Update 14 November 2019:

Thank you for attending the workshop! Documentation will soon be made available on the webpage of the Collaborative Future-Making research platform:

Collaborative Future-Making

Original workshop invitation

We live in an age of climate change and mass extinction of species. Everyday we are witnessing global social injustices and how democratic rights are being challenged. Could things be different? Are we at all capable of imagining alternative futures?

The interest in humankind's ability to imagine alternative and sustainable futures is gaining increased attention in the scholarly community. This workshop, Imagining Collaborative Future-Making, brings together international scholars to build an interdisciplinary understanding of the research area “collaborative future-making” and its scientific and societal relevance. The scholars are based in fields including Futures Studies, Political Science, Media and Communication Studies, Design Research, and Science and Technology Studies.

Collaborative future-making is a new research area that draws upon multidisciplinary, critical perspectives from the humanities and social sciences. These perspectives are combined with design research methods that are collaborative and constructive, such as making and prototyping. The area also deals with how to develop ways for debating these futures with people from all sectors of society.

In essence, collaborative future-making is about exploring how we can envision inclusive and sustainable ways of living and thriving together. 

The research asks two overarching questions:

  • How can we through critical imagination challenge basic assumptions, norms and structures to widen the perspectives on what can constitute socially, culturally, ecologically and economically sustainable futures?
  • How can we can set up more inclusive collaborations to prototype and discuss alternative futures, engaging not only professionals and policy makers but also citizens and civil society?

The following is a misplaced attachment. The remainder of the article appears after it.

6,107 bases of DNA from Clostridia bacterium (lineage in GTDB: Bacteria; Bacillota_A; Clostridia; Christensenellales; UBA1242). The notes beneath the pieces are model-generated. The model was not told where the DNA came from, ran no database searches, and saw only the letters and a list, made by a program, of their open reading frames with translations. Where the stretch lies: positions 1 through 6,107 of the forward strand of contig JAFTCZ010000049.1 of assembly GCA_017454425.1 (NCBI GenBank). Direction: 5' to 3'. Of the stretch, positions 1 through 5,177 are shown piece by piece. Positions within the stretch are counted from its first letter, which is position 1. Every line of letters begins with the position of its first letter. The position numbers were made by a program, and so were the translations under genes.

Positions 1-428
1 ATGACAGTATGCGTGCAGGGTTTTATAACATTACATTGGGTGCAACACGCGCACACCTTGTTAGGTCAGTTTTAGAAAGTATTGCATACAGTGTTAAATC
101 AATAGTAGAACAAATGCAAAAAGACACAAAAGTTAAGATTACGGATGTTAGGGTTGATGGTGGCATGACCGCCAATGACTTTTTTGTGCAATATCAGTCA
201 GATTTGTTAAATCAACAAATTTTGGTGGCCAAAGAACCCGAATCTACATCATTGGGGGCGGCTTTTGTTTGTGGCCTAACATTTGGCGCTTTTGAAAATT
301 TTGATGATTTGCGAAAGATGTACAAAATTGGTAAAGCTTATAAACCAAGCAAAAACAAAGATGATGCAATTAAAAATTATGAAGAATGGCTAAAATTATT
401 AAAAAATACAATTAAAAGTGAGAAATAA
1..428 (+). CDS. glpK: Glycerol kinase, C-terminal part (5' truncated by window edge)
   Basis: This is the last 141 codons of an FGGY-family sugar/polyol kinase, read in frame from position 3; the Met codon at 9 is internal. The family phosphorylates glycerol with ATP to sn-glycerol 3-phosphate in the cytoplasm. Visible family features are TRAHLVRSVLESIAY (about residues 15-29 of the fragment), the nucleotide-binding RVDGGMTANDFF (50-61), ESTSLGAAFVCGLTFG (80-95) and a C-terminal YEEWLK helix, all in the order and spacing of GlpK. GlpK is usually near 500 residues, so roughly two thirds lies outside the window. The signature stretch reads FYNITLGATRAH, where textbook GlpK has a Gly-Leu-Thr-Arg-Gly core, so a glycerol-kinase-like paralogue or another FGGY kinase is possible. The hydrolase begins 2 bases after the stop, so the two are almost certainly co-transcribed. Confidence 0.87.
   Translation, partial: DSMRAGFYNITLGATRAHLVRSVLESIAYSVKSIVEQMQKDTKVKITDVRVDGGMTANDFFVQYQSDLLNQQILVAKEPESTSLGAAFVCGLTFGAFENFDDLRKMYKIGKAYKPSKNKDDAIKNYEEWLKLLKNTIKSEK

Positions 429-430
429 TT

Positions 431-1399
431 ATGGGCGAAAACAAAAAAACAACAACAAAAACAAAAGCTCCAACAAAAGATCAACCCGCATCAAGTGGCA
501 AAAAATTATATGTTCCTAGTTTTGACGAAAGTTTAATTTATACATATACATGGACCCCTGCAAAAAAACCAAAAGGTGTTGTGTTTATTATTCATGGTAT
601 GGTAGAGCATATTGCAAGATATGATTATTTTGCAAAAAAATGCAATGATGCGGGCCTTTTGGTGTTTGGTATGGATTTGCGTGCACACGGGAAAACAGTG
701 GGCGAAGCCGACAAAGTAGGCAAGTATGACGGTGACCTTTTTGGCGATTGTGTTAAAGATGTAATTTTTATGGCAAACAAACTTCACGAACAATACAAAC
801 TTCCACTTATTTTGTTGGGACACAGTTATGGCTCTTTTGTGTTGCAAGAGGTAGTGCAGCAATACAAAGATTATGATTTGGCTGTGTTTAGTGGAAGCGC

November 12 at 9–17

The first day provides initial inspiration with a series of presentations given by our international guests, offering their perspectives on the opportunities and challenges with collaborative future-making. On the basis of these statements, all participants will engage in a wider discussion drawing out the themes identified by the opening presentations. The day will end with a shared discussion on emerging topics and issues that will be explored further on the second day.

8:30 – 9:00 Tea/coffee and fruit

9:00 – 9:45 Welcome and introduction to the Collaborative Future-Making research platform

9:45 – 10:45 Presentations by the guest speakers

10:45 – 10:55 Short break with coffee/tea

10:55 – 11:15 Q&A

11:15 – 12:15 Group discussions

12:15 – 13:15 Lunch

13:15 – 14:15 Presentations by the guest speakers

14:15 – 14:35 Q&A

14:35 – 15:00 Fika

15:00 – 16:00 Group discussions

16:00 – 16:15 Mingle around the illustration

16:15 – 17:30 Appetizers for un/made futures

17:30 – 18:00 Walk/transport to Saltimporten

18:00 Dinner at Saltimporten (Grimsbygatan 24, Malmö)

November 13 at 9–16